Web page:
This story gave me the chills because it pretty much described my fear of many modern conveniences—not just the tools we use, like cellphones and tablets, but the amount of time we spend engaged by the internet. The parallels were sobering and just a little frightening.

I think Bradbury writes more elegantly than Asimov. And though he’s obviously as interested in who and what we’ll be in the future, his stories touched more deeply on the emotion of us as beings. Very thoughtful reading, and still very relevant today.

For Dusting the Virtual Shelves, I read Rule by Jay Crownover. I didn’t expect to like this book as much as I did. It wasn’t without its problems, which I can’t really outline here without giving away the BIG SECRET in the book. Essentially, this is new adult contemporary romance, and it’s well done. The ages felt authentic, as did the emotions. It’s an opposites attract deal, but when you peel away a few of the layers, these two kids (d’aww, they’re so cute when they’re twenty-something) have more in common than they suspect. My issue, the BIG SECRET, was that said secret was pretty easy to figure out. It also wasn’t handled particularly sensitively, by either the author or the characters. Also, the names—Rule, Rome, Rowdy, Jet?

Not sayin’ I wouldn’t read another book in the series, though. It was pretty cute.

March was a very busy month, writing-wise. In between working on developmental edits for Skip Trace (book three of Chaos Station), Jenn and I also had to do a lot of promotion for the release of the first book in the series, Chaos Station. So far, Chaos Station has been really well received. We’ve been getting some amazing and thoughtful reviews. What really stands out to me are the comments regarding the mix of story and romance—the science fiction elements and plot, versus the more emotional story between the guys. We worked hard to balance these to our satisfaction and so are thrilled that readers seem to agree.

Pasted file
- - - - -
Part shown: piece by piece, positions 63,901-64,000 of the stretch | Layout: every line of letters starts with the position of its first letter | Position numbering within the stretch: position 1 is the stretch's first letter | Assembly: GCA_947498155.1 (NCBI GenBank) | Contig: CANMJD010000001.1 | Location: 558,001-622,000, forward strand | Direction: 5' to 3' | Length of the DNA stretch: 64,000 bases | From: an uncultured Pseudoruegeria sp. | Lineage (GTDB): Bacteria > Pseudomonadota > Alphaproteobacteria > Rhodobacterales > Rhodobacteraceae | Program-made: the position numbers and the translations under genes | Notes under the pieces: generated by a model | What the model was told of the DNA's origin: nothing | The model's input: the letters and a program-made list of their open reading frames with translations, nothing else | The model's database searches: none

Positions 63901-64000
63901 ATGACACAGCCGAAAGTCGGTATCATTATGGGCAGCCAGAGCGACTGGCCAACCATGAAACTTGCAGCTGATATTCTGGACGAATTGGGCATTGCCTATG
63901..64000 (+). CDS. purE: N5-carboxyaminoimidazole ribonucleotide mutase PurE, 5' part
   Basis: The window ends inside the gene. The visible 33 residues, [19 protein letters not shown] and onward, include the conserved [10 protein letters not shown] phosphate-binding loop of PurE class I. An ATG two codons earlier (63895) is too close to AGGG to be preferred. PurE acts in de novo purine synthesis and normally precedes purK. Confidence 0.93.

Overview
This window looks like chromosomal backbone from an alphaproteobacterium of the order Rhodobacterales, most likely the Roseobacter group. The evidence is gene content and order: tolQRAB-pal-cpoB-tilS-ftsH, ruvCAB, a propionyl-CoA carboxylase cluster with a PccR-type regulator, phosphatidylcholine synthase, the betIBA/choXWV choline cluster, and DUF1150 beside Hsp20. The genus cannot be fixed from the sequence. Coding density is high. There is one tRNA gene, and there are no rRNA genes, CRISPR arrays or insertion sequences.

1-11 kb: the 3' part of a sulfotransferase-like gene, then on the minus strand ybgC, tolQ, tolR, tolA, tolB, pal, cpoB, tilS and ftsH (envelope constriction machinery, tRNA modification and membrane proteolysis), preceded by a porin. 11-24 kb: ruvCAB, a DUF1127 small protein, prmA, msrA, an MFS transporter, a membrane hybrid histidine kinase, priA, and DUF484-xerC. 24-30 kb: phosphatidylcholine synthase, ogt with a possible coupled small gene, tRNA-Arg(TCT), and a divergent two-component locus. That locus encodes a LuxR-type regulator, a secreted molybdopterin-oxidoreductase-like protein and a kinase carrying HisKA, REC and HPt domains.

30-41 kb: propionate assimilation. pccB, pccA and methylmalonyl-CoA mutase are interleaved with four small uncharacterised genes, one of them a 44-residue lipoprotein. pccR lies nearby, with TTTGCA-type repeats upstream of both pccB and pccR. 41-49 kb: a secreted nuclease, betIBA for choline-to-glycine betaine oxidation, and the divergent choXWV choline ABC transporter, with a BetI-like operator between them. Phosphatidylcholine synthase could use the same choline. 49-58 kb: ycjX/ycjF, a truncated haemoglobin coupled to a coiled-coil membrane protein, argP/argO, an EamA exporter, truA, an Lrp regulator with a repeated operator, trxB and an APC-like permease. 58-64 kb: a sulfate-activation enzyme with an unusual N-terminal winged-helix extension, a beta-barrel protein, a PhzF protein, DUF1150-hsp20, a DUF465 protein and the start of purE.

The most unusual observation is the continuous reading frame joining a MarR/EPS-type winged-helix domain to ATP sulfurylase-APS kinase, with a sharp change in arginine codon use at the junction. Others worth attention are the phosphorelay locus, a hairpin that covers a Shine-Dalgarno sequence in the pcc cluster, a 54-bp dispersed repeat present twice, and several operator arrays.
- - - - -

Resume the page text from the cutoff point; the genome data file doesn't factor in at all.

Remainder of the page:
We’ve also had our first review of Lonely Shore (book two of Chaos Station), and it’s awesome. Lonely Shore is due for release May 25!

Edits are complete on my contemporary short story, “Out in the Blue”, which is due to be released by Dreamspinner Press on June 1 as part of their Never Too Late anthology. Each story will also be released separately, one every day in June. I’ve also finished the first draft of the story I’m writing for the Don’t Read in the Closet event, Love is an Open Road, hosted by the M/M Romance Group on Goodreads.

So, once again, a busy month!

Review: Undercity by Catherine Asaro

There are a few authors for whom I will buy (or request) every new book without even glancing at the blurb. Among these is Catherine Asaro. I did take a quick look at the cover copy for Undercity, but I will admit that when I saw the words ‘Skolian Empire’, glee fuzzed the rest. I did realise this novel is more peripheral to the saga, that it in fact begins a new series, but it represents a piece of the world I have come to adore and that is enough.

At age fifteen, Bhaajan escaped the slums of Cries by enlisting with Imperial Space Command. Now retired, Major Bhaajan works as a private investigator. Her reputation for due diligence and never giving up attracts an influential client who transports her back to the planet of her birth for an interview. Bhaajan hasn’t been back to Raylicon in years, but she hasn’t forgotten where she came from, which may be what her client is counting on.